New Year's reading: Gun control, college cheating, single-payer insurance | Arkansas Blog

New Year's reading: Gun control, college cheating, single-payer insurance

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I commend several articles after a quick flip through today's New York Times:

* GUN CONTROL: The gun nuts of Arkansas would have you believe the 2nd Amendment prohibits any manner of regulation of firearms. They're wrong, of course, Even Antonin Scalia says so. Just the same, a useful reminder from New York, where a federal judge has upheld gun control legislation passed after the Connecticut school slaughter. The judge said the expanded ban on assault weapons and high-capacity magazines furthered public safety. He did strike down as arbitrary prohibition on loading more than seven rounds into a magazine.

* ACADEMIC CHEATING AT CHAPEL HILL THAT AIDED ATHLETES: A former UNC professor has been indicted for fraud over allegations of sham courses that overwhelmingly aided athletes in football and basketball at UNC. One summer course, Blacks in North Carolina, enrolled 19 students, 18 of them football players and one a former player. It seems doubtful the students learned anything, though they earned grades that helped keep them eligible for sports. One question: Did others really not know about rampant abuses centered in one department?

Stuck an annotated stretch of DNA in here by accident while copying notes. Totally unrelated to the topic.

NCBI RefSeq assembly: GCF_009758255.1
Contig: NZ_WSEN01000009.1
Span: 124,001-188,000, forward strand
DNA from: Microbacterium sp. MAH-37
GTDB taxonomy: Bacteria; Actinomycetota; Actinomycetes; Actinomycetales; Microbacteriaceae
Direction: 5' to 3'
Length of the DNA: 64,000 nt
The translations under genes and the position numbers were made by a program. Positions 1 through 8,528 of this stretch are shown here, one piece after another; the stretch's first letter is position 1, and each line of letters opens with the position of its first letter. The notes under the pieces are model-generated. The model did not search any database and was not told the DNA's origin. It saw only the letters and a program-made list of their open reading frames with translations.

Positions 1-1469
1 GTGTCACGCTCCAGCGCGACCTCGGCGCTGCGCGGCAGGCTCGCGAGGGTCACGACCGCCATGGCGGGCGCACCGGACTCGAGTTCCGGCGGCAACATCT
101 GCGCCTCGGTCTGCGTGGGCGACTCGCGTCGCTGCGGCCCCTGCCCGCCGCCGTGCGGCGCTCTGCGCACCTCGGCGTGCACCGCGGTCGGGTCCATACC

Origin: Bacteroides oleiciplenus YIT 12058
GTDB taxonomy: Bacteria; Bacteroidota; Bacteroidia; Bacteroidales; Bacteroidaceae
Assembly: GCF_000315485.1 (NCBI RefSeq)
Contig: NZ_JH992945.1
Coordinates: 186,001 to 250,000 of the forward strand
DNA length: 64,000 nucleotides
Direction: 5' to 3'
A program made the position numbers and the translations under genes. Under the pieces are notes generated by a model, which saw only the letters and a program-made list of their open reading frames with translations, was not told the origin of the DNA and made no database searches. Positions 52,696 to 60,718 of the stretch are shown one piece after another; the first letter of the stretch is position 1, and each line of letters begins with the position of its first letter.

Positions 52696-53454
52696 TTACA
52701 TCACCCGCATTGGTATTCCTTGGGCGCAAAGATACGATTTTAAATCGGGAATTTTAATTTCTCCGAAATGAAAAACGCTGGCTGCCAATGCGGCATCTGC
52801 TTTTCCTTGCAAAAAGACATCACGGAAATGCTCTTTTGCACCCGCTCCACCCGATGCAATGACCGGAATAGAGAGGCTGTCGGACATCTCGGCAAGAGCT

* OBAMACARE VS. SINGLE PAYER: Michael Moore writes an op-ed in which he admits the words that liberals dare not say lest they lend comfort to Republicans. Obamacare "is awful."  Moore and I and others have been down this road before. Obamacare is nothing more than a make-insurance-companies-rich scheme dreamed up originally by the conservative Heritage Foundation. A single-payer public option plan would have been far superior. But we don't have that and Moore offers some suggestions for improving on the plan we do have, which he writes is a godsend for many. And he notes Vermont has a single-payer experiment underway that is worth watching.

ALSO:

* SHERIDAN PRISON BABY MAKES GOOD: And if you missed this story mentioned by a reader earlier, here's another feel-good story, from the Tennessean in Nashville, about Cody Stothers, 22, a Sheridan, Ark., native who was born in a prison hospital, raised by a disabled grandmother but heading now to M.D./Ph.D. program at Vanderbilt in part thanks to a program begun by Vanderbilt prof Billy Hudson, another Sheridan native, that put computers on school buses to make riding time more valuable for rural kids.


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